The Tigers need to get all of these guys back healthy and sooner than later in order to make any significant noise atop the AL Central in ‘16.

From one likely downfall to another likely one in the Tigers’ pitching staff. With the rotation spearheaded by right-handers Justin Verlander and Jordan Zimmermann, the top of the rotation should be in good hands. As for the rest of the rotation, not nearly as much.

If you’re trying to figure out my reasoning, simply look at last year’s stats for the pitchers who Ausmus and Avila have penciled in for the third through fifth spots.

Veteran right-hander and 2013 AL earned run average leader Anibal Sanchez will be back in his role as the club’s third starter while former Minnesota Twin Mike Pelfrey and last year’s fifth starter Shane Greene will round out the rotation.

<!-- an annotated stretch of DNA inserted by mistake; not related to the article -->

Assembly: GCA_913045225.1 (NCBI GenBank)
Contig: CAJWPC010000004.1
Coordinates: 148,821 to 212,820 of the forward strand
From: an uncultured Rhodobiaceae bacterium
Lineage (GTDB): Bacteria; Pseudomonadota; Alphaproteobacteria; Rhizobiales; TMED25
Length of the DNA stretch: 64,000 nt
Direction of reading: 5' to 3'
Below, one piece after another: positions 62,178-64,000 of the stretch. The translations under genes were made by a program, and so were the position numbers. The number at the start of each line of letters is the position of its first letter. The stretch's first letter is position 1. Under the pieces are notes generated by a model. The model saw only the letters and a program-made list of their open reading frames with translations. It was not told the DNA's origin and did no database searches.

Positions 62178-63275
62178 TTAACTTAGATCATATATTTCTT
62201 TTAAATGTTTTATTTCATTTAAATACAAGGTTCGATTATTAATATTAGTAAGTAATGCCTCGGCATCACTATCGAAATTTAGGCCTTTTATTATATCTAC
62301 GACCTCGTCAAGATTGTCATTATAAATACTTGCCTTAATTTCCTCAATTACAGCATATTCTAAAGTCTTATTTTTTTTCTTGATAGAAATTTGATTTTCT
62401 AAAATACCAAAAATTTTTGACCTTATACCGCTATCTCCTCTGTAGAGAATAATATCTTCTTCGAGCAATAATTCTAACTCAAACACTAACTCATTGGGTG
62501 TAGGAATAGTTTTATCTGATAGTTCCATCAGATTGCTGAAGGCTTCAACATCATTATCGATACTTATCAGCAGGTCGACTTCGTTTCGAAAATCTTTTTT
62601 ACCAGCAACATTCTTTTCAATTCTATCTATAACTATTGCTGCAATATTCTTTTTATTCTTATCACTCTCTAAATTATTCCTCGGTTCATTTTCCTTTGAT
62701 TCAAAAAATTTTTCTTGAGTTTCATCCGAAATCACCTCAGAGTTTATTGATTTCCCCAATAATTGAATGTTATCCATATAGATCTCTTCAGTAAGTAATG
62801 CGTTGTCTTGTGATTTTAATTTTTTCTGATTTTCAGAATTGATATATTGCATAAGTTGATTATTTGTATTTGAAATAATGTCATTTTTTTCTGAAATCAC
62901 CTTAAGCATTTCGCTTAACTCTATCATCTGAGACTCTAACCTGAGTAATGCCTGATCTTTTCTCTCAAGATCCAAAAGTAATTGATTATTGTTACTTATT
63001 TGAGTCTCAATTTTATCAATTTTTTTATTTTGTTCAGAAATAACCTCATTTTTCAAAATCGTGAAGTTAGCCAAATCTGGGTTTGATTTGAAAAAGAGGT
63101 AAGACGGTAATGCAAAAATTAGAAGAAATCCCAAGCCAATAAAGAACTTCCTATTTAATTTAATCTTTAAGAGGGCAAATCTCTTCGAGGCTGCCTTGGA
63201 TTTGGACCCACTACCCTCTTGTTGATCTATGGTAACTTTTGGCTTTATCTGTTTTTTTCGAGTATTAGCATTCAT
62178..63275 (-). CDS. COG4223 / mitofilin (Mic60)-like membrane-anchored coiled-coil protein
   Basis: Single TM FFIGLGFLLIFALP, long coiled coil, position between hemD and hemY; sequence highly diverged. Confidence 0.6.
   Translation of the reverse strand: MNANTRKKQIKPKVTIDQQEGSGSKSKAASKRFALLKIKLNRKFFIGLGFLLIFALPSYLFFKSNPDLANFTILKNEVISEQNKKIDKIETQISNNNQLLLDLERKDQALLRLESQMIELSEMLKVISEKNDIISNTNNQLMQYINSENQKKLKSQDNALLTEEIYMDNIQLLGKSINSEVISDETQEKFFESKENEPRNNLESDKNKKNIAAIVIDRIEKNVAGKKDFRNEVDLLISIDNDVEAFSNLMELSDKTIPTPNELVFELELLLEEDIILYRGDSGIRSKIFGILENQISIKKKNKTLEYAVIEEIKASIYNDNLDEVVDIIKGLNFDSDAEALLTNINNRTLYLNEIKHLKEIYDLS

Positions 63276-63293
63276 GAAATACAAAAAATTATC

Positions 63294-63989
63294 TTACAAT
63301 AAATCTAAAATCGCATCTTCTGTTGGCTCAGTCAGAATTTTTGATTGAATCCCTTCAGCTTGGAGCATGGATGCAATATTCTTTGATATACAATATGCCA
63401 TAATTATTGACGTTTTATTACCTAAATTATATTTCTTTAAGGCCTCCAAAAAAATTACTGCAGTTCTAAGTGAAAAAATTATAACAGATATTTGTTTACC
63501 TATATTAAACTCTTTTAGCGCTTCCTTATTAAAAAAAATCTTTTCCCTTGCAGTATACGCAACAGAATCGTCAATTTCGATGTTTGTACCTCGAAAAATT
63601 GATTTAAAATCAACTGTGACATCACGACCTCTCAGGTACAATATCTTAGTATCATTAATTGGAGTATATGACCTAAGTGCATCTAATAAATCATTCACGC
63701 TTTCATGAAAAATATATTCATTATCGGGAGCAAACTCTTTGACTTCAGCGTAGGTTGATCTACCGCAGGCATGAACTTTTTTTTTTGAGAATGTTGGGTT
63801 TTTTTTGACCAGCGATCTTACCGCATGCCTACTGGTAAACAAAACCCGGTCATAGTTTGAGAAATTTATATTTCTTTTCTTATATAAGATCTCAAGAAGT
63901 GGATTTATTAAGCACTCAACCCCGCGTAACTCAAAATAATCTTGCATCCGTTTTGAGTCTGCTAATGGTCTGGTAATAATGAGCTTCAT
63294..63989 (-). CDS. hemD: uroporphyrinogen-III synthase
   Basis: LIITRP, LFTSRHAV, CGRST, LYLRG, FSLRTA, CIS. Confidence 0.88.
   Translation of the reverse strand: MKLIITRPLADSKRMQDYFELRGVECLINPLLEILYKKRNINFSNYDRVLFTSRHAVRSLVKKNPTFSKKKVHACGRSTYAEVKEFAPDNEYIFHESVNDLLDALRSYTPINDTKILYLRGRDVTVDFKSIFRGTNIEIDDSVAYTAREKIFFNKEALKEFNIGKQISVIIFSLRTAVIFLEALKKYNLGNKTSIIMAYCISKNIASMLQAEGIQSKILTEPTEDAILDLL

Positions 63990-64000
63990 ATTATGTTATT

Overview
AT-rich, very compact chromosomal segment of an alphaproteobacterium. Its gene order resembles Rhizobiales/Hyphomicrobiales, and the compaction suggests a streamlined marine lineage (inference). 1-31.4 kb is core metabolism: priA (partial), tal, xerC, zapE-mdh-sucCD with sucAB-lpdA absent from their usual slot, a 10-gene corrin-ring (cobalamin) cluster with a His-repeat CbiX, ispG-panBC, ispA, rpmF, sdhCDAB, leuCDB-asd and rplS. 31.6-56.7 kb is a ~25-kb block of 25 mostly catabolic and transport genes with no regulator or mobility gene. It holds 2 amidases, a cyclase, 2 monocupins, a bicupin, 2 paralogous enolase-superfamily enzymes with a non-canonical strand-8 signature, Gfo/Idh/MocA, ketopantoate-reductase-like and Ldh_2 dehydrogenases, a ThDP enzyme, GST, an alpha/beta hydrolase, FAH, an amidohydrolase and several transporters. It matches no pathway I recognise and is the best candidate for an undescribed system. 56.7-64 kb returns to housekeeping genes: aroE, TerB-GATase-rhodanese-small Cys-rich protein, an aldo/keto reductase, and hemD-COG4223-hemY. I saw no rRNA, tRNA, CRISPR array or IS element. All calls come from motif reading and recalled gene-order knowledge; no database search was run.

The problem with these starting arms making up three-fifths of the club’s Opening Day rotation is that they all were more unproductive than productive in their respective 2015 campaigns.

For starters, Sanchez had an ERA north of 4.50 (4.99), allowed an AL-leading 29 home runs and barely put up a positive WAR (0.1), according to Baseball Reference.

Following him in the rotation is the veteran right-hander Pelfrey, who allowed more hits than innings pitched last year with 198 hits in 164 2/3 innings, recorded an ERA of 4.26 and a fielding independent pitching mark of four plus a walks and hits per innings pitched mark of nearly one and a half (1.48).

And then, there’s Greene, who beat out the injured Norris and left-hander Matt Boyd for the last spot in Detroit’s roto.

Greene struggled last year to the tune of a 6.88 ERA and 5.14 FIP in 83 2/3 innings, which amounted to a negative WAR (-1.8).